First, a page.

Boulder’s Schroeder not finished with education |

Boulder’s Schroeder not finished with education

Lauren Glendenning
Vail, CO Colorado
Angelika Schroeder

EAGLE COUNTY, Colorado – Angelika Schroeder doesn’t think the education system is broken for all students, so the state and local school districts need to be careful not to eliminate what has been effective.

Schroeder, the incumbent member on the State Board of Education representing the 2nd Congressional District, is running for re-election because she said she has work she needs to finish.

“I think Colorado is on the right path,” Schroeder said. “I know we are seen as a leader in the realignment of the education system and we are not finished.”

The Boulder Democrat, who also has a home in Beaver Creek, said choosing a new commissioner will be an important task for the next Board of Education, as will crafting the language that enforces Senate Bill 191, a bill concerning teacher and administrator evaluations.

“If we do it well, it will be the best thing we ever did,” Schroeder said. “If not, it won’t make any difference. But I’m very optimistic about it.”

Schroeder has a long history in Colorado education. She spent eight years on the Boulder Valley School Board, and has served on several education commissions and boards like the Alliance for Quality Teaching and the Teacher Quality Commission, to name a few.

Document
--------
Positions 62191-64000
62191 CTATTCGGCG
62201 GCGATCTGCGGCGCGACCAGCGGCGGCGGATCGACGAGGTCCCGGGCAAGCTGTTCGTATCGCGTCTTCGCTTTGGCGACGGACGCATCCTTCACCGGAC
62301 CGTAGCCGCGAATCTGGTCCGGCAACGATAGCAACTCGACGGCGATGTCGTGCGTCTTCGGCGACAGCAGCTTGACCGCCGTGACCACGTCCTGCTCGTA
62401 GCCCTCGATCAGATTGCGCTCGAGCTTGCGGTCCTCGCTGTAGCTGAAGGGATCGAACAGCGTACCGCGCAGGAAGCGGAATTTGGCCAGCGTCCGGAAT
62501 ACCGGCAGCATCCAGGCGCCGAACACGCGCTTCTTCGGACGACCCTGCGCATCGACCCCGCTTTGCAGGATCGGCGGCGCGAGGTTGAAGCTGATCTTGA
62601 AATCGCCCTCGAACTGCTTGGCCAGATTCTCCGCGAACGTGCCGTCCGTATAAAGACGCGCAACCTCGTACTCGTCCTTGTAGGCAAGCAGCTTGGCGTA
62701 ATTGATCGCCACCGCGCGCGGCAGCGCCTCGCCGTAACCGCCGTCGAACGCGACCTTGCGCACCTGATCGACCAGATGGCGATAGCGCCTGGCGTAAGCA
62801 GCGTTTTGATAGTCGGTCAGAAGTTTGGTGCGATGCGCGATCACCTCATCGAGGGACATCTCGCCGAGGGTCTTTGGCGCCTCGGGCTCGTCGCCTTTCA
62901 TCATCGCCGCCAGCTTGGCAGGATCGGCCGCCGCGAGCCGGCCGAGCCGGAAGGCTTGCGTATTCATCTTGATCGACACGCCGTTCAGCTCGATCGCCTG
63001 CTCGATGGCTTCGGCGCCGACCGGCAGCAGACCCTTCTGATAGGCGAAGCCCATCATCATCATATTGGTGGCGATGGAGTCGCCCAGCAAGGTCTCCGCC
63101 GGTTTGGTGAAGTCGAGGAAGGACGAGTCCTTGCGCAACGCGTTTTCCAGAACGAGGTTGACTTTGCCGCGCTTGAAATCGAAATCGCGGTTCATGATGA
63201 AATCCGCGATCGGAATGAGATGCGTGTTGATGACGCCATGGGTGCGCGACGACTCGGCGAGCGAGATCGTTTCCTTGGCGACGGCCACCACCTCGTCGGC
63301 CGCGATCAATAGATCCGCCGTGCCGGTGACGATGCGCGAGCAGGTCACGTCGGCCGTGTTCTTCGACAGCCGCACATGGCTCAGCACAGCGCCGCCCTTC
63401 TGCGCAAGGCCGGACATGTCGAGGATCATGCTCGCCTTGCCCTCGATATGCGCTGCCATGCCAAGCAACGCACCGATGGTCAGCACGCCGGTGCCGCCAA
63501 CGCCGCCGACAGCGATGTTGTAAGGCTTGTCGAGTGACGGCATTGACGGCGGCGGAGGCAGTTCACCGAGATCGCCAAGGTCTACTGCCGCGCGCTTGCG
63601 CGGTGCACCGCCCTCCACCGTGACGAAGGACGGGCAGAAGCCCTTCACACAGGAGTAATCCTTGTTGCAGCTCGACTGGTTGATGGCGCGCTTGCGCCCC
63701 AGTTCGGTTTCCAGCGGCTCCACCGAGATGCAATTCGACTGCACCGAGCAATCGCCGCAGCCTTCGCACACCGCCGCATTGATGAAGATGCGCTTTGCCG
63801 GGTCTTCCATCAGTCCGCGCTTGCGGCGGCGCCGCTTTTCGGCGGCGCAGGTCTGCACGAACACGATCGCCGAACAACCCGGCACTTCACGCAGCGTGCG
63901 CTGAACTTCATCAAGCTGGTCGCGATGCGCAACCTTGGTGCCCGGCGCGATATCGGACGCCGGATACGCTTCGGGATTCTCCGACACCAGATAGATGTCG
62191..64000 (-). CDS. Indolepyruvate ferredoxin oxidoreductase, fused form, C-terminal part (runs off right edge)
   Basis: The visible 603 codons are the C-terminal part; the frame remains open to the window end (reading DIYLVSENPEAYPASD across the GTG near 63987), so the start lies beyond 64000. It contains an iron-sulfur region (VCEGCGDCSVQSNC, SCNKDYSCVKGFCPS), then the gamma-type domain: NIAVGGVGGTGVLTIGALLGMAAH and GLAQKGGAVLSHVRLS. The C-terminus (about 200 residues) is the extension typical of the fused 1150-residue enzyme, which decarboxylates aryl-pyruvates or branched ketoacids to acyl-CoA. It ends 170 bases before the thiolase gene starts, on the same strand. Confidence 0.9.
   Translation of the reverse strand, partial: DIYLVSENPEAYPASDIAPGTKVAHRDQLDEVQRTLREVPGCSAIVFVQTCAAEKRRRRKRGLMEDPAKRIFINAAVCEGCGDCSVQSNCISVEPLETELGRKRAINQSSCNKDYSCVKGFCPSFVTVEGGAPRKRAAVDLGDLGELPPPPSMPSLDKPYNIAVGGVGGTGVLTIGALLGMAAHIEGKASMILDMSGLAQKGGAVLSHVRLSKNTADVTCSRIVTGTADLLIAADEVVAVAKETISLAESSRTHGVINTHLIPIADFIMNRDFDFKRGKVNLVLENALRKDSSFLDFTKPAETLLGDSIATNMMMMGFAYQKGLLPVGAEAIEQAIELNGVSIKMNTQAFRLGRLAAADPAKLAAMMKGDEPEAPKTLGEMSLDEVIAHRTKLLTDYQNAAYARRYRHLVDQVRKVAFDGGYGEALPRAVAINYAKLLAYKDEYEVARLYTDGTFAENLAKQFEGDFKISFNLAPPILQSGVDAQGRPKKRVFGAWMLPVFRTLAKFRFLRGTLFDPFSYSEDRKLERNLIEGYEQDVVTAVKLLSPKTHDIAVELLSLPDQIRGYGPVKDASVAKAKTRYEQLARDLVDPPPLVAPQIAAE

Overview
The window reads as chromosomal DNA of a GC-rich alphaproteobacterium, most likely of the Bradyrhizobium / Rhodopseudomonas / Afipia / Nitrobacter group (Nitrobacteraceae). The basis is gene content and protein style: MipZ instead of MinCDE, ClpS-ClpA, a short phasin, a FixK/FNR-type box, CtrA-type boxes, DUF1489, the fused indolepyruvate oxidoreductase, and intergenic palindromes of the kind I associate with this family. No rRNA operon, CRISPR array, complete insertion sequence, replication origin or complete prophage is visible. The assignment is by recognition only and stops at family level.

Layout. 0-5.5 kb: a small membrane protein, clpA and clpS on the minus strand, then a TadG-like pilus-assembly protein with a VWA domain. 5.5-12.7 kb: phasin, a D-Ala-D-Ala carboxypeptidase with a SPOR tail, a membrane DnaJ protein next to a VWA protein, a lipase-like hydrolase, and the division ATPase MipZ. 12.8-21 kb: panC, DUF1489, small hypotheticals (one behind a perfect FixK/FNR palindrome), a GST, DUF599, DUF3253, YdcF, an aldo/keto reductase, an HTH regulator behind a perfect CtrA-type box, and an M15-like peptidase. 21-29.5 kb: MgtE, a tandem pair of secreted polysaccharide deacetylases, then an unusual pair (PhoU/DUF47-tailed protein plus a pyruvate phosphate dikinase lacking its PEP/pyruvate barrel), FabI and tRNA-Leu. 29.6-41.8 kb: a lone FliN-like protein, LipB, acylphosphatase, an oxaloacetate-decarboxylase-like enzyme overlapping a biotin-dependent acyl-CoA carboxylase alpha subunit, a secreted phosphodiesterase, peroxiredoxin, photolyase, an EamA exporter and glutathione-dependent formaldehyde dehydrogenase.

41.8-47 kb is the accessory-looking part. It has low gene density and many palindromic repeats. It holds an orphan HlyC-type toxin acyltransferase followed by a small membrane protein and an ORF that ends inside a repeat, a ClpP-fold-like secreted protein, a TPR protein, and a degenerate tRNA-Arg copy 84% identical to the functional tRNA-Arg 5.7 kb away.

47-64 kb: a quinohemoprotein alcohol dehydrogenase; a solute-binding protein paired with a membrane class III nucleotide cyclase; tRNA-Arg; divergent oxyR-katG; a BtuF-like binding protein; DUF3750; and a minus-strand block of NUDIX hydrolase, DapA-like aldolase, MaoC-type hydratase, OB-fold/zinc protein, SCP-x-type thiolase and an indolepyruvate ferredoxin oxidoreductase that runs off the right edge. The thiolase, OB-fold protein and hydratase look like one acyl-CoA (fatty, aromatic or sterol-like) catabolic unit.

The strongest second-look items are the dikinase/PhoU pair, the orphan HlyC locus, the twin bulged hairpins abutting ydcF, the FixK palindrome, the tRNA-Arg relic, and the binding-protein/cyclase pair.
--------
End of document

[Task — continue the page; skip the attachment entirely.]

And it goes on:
She said her passion for education is something that just clicked for her. She’s a strong believer in public service, and as a mother realized the best place for that public service would be in education.

“I can’t think of any other area that is more meaningful for our future than supporting children,” Schroeder said.

Schroeder voted in favor of adopting the national Common Core standards, in which the Board of Education approved in August. She said she’s heard criticism over that decision, but stands by it.

The standards aim to help reduce disparities in education.

A third-grader who comes to Colorado from another Common Core state, for example, will now have the same expectations, she said.

“One of the things you won’t hear is criticism of the standards – they’re very high (standards),” Schroeder said.

A major challenge facing educators is setting the standards and expectations high enough, and doing it seamlessly from preschool through college. Schroeder is an advocate for implementing the governor’s CAP4K legislation, an initiative to create truly aligned preschool to postsecondary education in Colorado.

Schroeder thinks that a new $17.8 million grant that will allow the state to improve technology and data systems within school districts will help teachers development better professional development plans.

Colorado has the highest achievement gap in the country – another reason Schroeder thinks there’s so much more work to be done within the state’s education system.

She’s optimistic the state will have better assessment tests in the future and said it will be a big job for the next board.

She also wants to see through the evaluation system that recognizes high quality teaching that is being worked on now.

“The most important person is the teacher in the classroom,” Schroeder said.

Schroeder said it’s important for the State Board of Education to be more than just a regulatory agency. She wants the board to also be there for service and support to the local school districts.

Community Editor Lauren Glendenning can be reached at

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